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Arts and Entertainment

This Week in Theatre: Dolly Parton Inspires Small Town Waitress

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LA’s theatre scene is packed with good stuff this week: Dolly Parton serves as muse; a Korean family’s road trip goes wrong; and a bunch of people sing about chess at the Ford. So without further ado, here are LAist’s five theater picks for this week:

Journey to Dollywood
Jolene is a small-town waitress who idolizes obsesses over Dolly Parton. When a stranger’s car breaks down in town, her life, a rival co-worker’s, and their eccentric boss’s lives are all changed forever. This dramedy is billed as a journey of self-discovery, but we wonder how many Dolly Parton boob jokes make it into the production?

The Matrix Theatre. 7657 Melrose Ave., Los Angeles. 323-960-4418. Tickets are $20. $15 for previews. Previews tonight and Friday at 8 pm. Runs Thursdays to Saturdays at 8 pm until Oct. 27.
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Chess: The Musical
Chess is used as a metaphor for romantic rivalries and US-Soviet relations during the Cold War. The story focuses on a love triangle: the ugly American grandmaster, an intense Russian champion who wants to defect to the West and the Hungarian-American woman player who arrives at an international chess championship with the American, but falls in love with the Russian. Part of the proceeds of this one-night only performance will be donated to Broadway Care/Equity Fights AIDS.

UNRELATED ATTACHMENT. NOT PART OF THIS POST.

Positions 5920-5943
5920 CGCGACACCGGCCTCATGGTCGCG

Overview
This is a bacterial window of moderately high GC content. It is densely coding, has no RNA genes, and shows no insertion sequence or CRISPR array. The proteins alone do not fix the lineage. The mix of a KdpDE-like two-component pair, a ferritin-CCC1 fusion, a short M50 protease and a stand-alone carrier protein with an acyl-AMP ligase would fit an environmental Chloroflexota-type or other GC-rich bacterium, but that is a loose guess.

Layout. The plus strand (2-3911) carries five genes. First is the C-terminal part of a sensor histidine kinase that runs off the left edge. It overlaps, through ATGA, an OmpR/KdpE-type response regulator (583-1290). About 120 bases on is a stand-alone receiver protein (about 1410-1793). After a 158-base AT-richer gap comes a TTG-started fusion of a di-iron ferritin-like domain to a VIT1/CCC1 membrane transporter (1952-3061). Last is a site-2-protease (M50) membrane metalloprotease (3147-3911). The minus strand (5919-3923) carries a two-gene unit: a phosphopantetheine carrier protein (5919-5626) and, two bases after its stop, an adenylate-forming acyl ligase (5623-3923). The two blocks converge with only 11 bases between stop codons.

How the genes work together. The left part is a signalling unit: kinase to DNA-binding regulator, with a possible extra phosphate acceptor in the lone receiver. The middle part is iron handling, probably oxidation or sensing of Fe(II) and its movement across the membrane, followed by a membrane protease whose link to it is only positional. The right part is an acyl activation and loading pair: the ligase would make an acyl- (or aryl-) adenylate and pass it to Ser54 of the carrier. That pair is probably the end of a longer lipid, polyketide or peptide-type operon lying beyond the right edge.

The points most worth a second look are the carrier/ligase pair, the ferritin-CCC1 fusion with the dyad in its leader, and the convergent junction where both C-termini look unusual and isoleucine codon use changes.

Ford Amphitheatre. 2580 Cahuenga Blvd.,East, Hollywood. 323-461-3673. Tickets are $35-$200. One performance only on Monday, Sept. 17 at 8 pm.

This is the first play of East West Players 42nd season. Durango chronicles the struggles of a Korean-American family reaching for that elusive American dream. Because of work troubles, Boo Seng-Lee forces his sons to take a road trip with him (and that in itself can’t be a good thing). Isaac fights with his inability to meet expectations with med-school applications and his teenage brother confronts issues of race and sexuality.

David Henry Hwang Theater at the Union Center for the Arts. 120 Judge John Aiso St., Los Angeles. 213-625-7000. General admission tickets are $30-$35. (Preview tickets are $45 and opening night seats are $60.) Opens Wednesday, Sept. 19 and closes on Sunday, Oct. 14.

And Neither Have I Wings to Fly
Set in 1950s Ireland, the play--with the great lyrical title--centers on two sisters coping with life's challenges after the death of their mother.

Road Theatre Company at Lankershim Arts Center. 5108 Lankershim Blvd., North Hollywood. 866-811-4111. Tickets are $25. (Pay what you can performances on Sept. 16 and Oct. 4 and 11). Opens Friday, Sept. 14 and runs Thursdays to Saturdays at 8 pm and Sundays at 2 pm until Nov. 4.

How many people in Hollywood can relate to Arnold Margolin's play? In his metaphysical farce, a washed-up TV writer wants to end it all, but is prevented by unlikely emissaries from heaven and hell.

Falcon Theatre. 4252 Riverside Drive, Burbank. 818-955-8101. Tickets are $25-$37.50. Opens Friday at 8 pm. Runs Wednesdays to Saturdays at 8 pm and Sundays at 4 pm until Oct. 7.

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